SANTA FE, N.M. (AP) — Former New Mexico Secretary of State Dianna Duran was able to funnel thousands of dollars in campaign donations to her private bank accounts during a gambling binge without any regulatory agency noticing that she was breaking the law.
Duran's own agency was in charge of regulating campaign finance, but it was a confidential tip about numerous cash deposits that led to her getting caught.
In the wake of the violations by Duran, more lawmakers were accused of sidestepping campaign finance laws by spending political donations on satellite TV service, clothing from outlet stores and other personal expenses.
Investigations are ongoing and no other charges have been filed in what has become a recurring problem in New Mexico political circles.
Voters and open government advocates are wondering how many more violations will surface now that glaring weaknesses are being highlighted in New Mexico's campaign finance reporting system.
— Rep. James Roger Madalena, a Jemez Pueblo Democrat who has served in the House for 30 years, spent campaign funds on surgery expenses, attire from a Nike outlet store and satellite TV service. He chalked it up to "clerical errors and honest mistakes."
— Rep. Antonio Maestas, an Albuquerque Democrat, acknowledged failing to report more than $11,000 in contributions.
— Former Sen. Phil Griego, another Democrat, was warned that he may have violated campaign finance laws by spending thousands of dollars on office space rental, travel and political consulting despite having resigned from the Legislature.
— Jay McCleskey, one of Gov. Susana Martinez's top political advisers, recently became the focus of a federal inquiry into campaign fundraising tactics. Authorities have been tightlipped about the case, and McCleskey has not responded to numerous requests for comment.
State officials acknowledge that without major changes to campaign finance rules, the state will be left to rely on enterprising reporters and snitching political insiders to ferret out violators.
"Right now, enforcement is based on tattle-tail resources," Kari Fresquez, the state's elections director, told lawmakers during a recent meeting in Santa Fe.
Efforts to reform the state's campaign finance laws have come in fits and starts over the past decade. A series of corruption scandals inspired lawmakers to adopt contribution limits in 2009, but efforts have proven more difficult to close loopholes that allow independent groups to keep the names of their political donors secret.
Some lawmakers have floated proposals for addressing the so-called "dark money" in New Mexico politics and for establishing an ethics commission that would investigate allegations of wrongdoing by government officials. New Mexico is one of only a few states without an ethics commission.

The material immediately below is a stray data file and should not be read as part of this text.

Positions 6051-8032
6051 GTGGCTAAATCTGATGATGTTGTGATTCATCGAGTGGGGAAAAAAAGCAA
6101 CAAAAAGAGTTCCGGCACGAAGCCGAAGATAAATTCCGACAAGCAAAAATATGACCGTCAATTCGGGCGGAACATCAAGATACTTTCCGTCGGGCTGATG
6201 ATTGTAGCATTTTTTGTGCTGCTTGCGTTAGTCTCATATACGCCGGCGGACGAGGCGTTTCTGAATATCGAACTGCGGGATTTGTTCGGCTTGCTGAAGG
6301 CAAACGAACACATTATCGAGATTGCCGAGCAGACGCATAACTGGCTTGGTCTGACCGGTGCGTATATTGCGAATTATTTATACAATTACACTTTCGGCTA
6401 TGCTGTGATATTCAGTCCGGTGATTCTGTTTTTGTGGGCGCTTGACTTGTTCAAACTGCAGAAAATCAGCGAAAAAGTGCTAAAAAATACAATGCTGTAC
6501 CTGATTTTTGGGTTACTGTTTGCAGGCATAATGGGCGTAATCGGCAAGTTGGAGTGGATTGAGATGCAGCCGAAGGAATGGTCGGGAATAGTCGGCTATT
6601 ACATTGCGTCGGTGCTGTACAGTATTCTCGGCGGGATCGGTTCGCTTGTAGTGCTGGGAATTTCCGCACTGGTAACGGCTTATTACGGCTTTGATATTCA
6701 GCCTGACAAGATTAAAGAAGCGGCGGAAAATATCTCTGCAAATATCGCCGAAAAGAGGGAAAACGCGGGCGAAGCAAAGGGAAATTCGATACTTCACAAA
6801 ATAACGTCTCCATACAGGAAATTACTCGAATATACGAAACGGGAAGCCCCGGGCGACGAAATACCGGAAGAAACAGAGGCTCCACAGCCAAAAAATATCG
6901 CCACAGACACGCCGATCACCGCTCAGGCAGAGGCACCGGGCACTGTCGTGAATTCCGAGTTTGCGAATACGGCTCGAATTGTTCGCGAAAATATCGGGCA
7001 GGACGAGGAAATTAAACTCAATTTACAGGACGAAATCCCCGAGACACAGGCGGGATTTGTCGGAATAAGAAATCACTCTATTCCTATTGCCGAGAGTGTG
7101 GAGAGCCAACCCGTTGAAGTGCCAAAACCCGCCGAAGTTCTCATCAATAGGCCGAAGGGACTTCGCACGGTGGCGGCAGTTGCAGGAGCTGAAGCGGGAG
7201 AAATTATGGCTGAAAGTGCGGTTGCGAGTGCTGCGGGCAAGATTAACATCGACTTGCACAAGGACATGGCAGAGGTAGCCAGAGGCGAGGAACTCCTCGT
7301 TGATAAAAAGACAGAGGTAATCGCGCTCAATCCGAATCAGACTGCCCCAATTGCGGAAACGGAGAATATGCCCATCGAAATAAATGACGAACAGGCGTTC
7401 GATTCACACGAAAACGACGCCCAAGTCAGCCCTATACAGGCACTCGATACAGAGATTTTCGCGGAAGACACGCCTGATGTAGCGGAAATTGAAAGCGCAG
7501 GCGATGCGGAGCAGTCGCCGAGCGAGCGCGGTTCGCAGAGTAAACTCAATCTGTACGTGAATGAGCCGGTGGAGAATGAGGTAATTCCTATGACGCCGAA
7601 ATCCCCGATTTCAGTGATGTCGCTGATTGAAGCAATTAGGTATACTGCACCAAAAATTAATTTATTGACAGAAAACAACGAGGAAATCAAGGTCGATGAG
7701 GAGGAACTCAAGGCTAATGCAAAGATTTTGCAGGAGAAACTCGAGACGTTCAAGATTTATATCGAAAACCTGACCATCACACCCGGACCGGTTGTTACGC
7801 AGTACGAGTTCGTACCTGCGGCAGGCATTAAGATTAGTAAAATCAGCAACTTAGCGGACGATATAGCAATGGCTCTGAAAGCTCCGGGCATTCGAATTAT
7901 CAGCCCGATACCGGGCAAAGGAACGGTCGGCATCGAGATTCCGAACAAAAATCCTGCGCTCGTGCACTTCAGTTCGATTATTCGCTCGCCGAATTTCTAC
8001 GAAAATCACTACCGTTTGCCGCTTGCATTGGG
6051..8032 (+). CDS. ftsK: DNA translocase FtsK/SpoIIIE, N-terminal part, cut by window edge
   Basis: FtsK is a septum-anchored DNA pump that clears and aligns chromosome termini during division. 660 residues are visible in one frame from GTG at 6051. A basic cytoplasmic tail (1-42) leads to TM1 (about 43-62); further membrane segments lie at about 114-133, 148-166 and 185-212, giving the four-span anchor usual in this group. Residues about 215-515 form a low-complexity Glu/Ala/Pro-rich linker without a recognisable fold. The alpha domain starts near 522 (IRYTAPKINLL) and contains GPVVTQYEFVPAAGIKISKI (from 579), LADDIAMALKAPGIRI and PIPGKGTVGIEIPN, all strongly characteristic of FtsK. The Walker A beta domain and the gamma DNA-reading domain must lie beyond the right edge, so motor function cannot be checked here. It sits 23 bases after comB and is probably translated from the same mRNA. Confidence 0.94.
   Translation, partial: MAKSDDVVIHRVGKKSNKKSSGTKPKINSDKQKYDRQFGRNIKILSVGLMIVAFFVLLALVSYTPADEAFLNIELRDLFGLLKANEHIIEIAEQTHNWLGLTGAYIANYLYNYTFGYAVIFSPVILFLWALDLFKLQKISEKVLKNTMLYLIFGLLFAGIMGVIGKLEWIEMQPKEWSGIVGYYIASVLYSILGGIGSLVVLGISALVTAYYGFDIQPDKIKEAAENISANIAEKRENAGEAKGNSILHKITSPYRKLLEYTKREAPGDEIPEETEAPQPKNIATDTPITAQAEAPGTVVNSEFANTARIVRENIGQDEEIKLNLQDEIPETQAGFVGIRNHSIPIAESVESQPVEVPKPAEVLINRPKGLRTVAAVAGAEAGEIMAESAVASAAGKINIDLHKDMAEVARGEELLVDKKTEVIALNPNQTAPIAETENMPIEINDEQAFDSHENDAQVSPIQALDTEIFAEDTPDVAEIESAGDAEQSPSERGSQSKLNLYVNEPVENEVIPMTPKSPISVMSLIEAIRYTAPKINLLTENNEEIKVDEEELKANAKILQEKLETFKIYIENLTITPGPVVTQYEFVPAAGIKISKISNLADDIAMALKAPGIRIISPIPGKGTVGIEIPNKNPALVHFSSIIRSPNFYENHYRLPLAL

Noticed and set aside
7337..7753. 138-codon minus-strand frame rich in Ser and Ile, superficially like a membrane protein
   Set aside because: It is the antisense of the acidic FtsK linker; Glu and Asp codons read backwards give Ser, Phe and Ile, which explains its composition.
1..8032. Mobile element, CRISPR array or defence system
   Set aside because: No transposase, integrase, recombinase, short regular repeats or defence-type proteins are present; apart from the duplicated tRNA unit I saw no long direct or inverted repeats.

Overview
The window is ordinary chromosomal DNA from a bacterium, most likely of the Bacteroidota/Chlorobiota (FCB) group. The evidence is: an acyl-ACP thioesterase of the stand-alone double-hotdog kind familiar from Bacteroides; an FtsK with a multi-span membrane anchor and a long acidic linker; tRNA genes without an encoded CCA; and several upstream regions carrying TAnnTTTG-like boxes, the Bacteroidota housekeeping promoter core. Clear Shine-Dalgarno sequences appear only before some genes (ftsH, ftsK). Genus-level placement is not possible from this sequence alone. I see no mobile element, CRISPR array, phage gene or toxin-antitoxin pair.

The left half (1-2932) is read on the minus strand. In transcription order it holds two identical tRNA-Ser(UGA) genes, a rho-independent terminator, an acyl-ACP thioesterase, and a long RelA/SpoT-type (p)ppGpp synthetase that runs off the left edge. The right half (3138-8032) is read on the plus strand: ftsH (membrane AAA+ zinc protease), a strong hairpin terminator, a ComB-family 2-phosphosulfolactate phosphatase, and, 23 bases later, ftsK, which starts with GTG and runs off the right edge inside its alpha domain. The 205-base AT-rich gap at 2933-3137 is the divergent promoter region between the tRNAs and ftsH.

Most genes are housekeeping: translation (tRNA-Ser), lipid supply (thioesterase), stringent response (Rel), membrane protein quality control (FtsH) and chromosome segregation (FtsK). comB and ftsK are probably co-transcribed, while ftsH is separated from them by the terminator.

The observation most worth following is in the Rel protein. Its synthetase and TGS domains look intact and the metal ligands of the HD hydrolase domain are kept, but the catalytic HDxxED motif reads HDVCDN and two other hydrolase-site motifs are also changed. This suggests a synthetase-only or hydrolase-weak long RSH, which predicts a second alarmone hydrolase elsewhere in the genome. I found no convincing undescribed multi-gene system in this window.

The governor's office hasn't said whether it will add the proposed reforms to the agenda for the 30-day legislative session that begins in January. The ideas being discussed include bolstering disclosure requirements and installing a new reporting system to better track donations and spending.
Many are asking if not now, when?
Viki Harrison, director of Common Cause New Mexico, one of the advocacy groups pushing for more transparency, said Duran's case and the others that have come to light as a result of the fallout should mark a tipping point for state lawmakers to close the gaps.
Harrison said the office of the secretary of state also has the ability to make changes to beef up the enforcement of existing laws and the reporting software itself. For example, regular audits beyond the 10 percent of reports called for by state law could help to identify more red flags.
Duran acknowledged shuffling thousands of dollars in political contributions to personal bank accounts to pay for a gambling habit that worsened in recent years. Prosecutors say she filed false campaign finance reports in the process.
During her tenure as the state's top elections official, Duran issued hundreds of fines to candidates and elected officeholders for violating campaign finance reporting requirements. However, her office collected only a fraction of those fines and failed to forward a single case to state prosecutors between 2010 and 2014, fueling criticism from open government advocates.
This year, the number of cases referred to the attorney general's office jumped to 32, said Ken Ortiz, a spokesman for the secretary of state. Many of those cases came as the spotlight expanded to the spending and fundraising activities of all officeholders.
Attorney General Hector Balderas is among those who say the campaign finance reporting law lacks teeth. He has warned that even minor violations can open the door to greater abuse and fraud.
"It's important that we have strict compliance across the board," he said. "These are million-dollar accounts being managing as if they are lemonade stand accounts. They need to be taken more seriously."
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